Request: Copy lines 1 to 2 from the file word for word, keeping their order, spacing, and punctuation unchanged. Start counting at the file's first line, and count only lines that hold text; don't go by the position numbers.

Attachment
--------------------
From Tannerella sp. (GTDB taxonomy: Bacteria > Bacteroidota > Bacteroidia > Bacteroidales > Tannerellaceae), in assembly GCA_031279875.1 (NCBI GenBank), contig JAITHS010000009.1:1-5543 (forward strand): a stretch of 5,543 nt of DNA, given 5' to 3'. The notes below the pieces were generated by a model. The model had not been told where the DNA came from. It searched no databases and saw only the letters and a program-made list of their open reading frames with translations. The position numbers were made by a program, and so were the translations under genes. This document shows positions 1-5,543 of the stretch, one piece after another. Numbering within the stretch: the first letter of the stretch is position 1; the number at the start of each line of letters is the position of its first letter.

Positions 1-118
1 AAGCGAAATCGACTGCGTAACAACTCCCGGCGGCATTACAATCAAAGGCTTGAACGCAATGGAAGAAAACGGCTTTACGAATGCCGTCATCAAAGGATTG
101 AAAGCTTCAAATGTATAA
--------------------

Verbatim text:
From Tannerella sp. (GTDB taxonomy: Bacteria > Bacteroidota > Bacteroidia > Bacteroidales > Tannerellaceae), in assembly GCA_031279875.1 (NCBI GenBank), contig JAITHS010000009.1:1-5543 (forward strand): a stretch of 5,543 nt of DNA, given 5' to 3'. The notes below the pieces were generated by a model. The model had not been told where the DNA came from. It searched no databases and saw only the letters and a program-made list of their open reading frames with translations. The position numbers were made by a program, and so were the translations under genes. This document shows positions 1-5,543 of the stretch, one piece after another. Numbering within the stretch: the first letter of the stretch is position 1; the number at the start of each line of letters is the position of its first letter.

Positions 1-118